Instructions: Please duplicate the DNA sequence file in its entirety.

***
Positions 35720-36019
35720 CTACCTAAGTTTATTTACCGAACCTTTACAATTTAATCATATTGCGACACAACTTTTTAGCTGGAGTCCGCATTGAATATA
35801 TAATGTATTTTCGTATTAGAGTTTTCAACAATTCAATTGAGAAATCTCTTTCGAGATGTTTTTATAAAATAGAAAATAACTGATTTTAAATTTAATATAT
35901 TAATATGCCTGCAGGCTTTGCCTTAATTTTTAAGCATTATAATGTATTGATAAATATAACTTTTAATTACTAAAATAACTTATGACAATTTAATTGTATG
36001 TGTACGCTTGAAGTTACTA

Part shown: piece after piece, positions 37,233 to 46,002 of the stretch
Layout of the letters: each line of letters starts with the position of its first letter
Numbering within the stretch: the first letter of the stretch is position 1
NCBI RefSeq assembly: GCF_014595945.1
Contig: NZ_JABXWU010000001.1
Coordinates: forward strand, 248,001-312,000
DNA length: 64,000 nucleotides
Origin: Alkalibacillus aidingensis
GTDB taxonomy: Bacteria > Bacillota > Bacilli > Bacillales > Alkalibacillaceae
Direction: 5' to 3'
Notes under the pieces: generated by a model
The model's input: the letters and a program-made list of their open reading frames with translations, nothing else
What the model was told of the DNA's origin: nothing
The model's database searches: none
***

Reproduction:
Positions 35720-36019
35720 CTACCTAAGTTTATTTACCGAACCTTTACAATTTAATCATATTGCGACACAACTTTTTAGCTGGAGTCCGCATTGAATATA
35801 TAATGTATTTTCGTATTAGAGTTTTCAACAATTCAATTGAGAAATCTCTTTCGAGATGTTTTTATAAAATAGAAAATAACTGATTTTAAATTTAATATAT
35901 TAATATGCCTGCAGGCTTTGCCTTAATTTTTAAGCATTATAATGTATTGATAAATATAACTTTTAATTACTAAAATAACTTATGACAATTTAATTGTATG
36001 TGTACGCTTGAAGTTACTA

Part shown: piece after piece, positions 37,233 to 46,002 of the stretch
Layout of the letters: each line of letters starts with the position of its first letter
Numbering within the stretch: the first letter of the stretch is position 1
NCBI RefSeq assembly: GCF_014595945.1
Contig: NZ_JABXWU010000001.1
Coordinates: forward strand, 248,001-312,000
DNA length: 64,000 nucleotides
Origin: Alkalibacillus aidingensis
GTDB taxonomy: Bacteria > Bacillota > Bacilli > Bacillales > Alkalibacillaceae
Direction: 5' to 3'
Notes under the pieces: generated by a model
The model's input: the letters and a program-made list of their open reading frames with translations, nothing else
What the model was told of the DNA's origin: nothing
The model's database searches: none